Reproductive & Maternal Health Resource Center

Reproductive & Maternal Health Resource Center

Perspective from Sarah Horvath, MD, MSHP
Disclosures: The authors report no relevant financial disclosures.
March 04, 2022
2 min read
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Intrauterine contraception just as effective as tubal ligation, safer

Perspective from Sarah Horvath, MD, MSHP
Disclosures: The authors report no relevant financial disclosures.
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Intrauterine devices and tubal ligation were similarly effective in preventing pregnancy, although the rate of complications was lower with intrauterine contraception, findings of a retrospective cohort study showed.

“This study was prompted by patients who wanted to know how well different contraceptives might work for people like them, as we know that real world experiences often differ from what is initially reported in clinical studies,” Eleanor Bimla Schwarz, MD, MS, chief and professor of the division of general internal medicine at Zuckerberg San Francisco General Hospital and Trauma Center at the University of California, San Francisco, told Healio.

Intrauterine contraceptives were just as effective at preventing pregnancy as tubal ligation, although they were associated with a lower rate of complications. Source: Adobe Stock
Intrauterine contraceptives were just as effective at preventing pregnancy as tubal ligation, although they were associated with a lower rate of complications. Source: Adobe Stock

Tubal ligation is common in the United States, especially for those with low incomes or chronic medical conditions, Schwarz and colleagues wrote in the Journal of General Internal Medicine.

“Compared to privately insured individuals, U.S. patients with public insurance more frequently report a desire for reversal of tubal sterilization,” the researchers continued. “As Medicaid offers only limited coverage of treatment for infertility, it is important that individuals considering permanent contraception are well informed about all of their contraceptive options.”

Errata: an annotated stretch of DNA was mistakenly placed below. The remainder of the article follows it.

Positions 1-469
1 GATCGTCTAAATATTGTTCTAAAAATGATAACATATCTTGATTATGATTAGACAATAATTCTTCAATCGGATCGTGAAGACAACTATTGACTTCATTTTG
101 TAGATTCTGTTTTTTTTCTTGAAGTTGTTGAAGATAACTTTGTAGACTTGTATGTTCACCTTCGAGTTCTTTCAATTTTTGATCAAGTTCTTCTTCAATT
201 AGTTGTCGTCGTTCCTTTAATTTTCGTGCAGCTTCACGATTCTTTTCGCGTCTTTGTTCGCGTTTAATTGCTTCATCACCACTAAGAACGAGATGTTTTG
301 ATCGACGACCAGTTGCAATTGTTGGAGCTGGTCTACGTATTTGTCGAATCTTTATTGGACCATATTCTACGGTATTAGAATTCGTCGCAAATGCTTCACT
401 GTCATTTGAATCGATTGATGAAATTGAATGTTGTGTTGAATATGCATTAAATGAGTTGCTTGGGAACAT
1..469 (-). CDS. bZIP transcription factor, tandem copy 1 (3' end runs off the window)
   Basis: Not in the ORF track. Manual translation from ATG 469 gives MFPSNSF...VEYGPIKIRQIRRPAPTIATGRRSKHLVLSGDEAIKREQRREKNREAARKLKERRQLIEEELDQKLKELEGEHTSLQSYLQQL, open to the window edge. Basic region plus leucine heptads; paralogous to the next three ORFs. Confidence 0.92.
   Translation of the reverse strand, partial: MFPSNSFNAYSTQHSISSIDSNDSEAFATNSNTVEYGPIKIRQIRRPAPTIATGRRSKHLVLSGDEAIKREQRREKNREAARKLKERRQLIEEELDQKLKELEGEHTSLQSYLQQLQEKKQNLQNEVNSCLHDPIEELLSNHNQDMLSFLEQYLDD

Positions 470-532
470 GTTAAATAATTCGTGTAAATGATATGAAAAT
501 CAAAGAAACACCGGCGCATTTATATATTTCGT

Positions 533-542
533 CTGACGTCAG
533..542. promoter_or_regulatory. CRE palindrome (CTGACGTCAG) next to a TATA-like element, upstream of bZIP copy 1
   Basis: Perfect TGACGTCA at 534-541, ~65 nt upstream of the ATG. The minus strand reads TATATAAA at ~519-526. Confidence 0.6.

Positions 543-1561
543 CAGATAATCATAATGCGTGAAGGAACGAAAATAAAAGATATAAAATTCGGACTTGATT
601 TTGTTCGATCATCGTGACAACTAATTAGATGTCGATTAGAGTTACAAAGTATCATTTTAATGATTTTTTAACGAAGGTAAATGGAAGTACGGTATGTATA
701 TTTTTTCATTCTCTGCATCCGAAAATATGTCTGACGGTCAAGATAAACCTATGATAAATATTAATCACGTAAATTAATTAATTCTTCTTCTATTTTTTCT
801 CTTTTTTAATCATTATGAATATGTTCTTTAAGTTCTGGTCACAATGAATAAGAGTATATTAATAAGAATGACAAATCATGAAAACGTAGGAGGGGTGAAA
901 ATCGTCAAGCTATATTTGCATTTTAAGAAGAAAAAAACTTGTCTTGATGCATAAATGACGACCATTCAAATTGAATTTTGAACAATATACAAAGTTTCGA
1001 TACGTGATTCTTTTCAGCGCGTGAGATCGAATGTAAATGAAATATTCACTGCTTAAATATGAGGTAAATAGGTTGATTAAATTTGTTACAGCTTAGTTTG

Establishing a cohort

To compare the efficacy and safety of tubal ligation with other contraceptives, Schwarz and colleagues reviewed California Medicaid claims among patients who had tubal ligation performed or an intrauterine contraception (IUC) placed from Jan. 1, 2008, to Aug. 31, 2014.

They analyzed the incidence rates of pregnancy claims within 12 months, indications of procedural infection and related pain for 23,628 patients with copper IUDs, 35,705 patients with levonorgestrel IUDs and 23,965 patients with laparoscopic tubal ligation.

Pregnancy rates

In an unadjusted analysis, rates of pregnancy per 100 woman-years were similar across the three groups (2.99% for copper IUD; 2.4% for levonorgestrel IUD; and 2.64% for tubal ligation).

In an adjusted analysis, pregnancy rates were similar among patients with copper IUDs and those with tubal ligation (adjusted incidence rate ratio [IRR] = 0.92; 95% CI, 0.82-1.05), but they were lower among patients with levonorgestrel IUDs compared with those with tubal ligations (aIRR = 0.72; 95% CI 0.64–0.82) and those with copper IUDs (aIRR = 0.78; 95% CI, 0.7-0.87).

Incidence of complications

Patients with tubal ligations more commonly had infections (0.35% vs. 2.91%), acute hemorrhage (0.03% vs. 0.8%) and hysterectomy (< 0.01% vs. 3.96%) compared with patients with an IUC. Pelvic, abdominal and genitourinary pain also were more common in patients with tubal ligation more than 6 months after their procedure, although claims of pain decreased across contraceptive types.

According to the researchers, younger patients more frequently had claims of pelvic and abdominal pain. An analysis of racial differences revealed that Asian, Black and Hispanic patients were significantly less likely to report pain, although they were just as likely to have menorrhagia or pelvic inflammatory claims as white patients.

“These findings should reinforce efforts to make sure that people are well educated about all available contraceptive options so they can pick the one that is the best fit for their current stage of life and family plans,” Schwarz told Healio. “It is particularly important for people looking for highly effective, long-term and convenient contraception to be familiar with IUDs and the subdermal contraceptive implant.”

The study’s limitations included having little data on abortion and no data on the type of laparoscopic tubal ligation performed; it could not determine if an IUC was self-removed or expelled in cases of pregnancy; its observational study design; and its lack of long-term enrollment in California Medicaid.

Moving forward, Schwarz and colleagues suggested that studies evaluate the comparative safety and efficacy of long-term contraceptives more than 1 year after implementation.

“The surgical approach used for postpartum tubal ligation differs from what was examined in this study, so studies comparing the safety and effectiveness of immediate postpartum tubal ligation and IUD placement are still needed,” Schwarz said.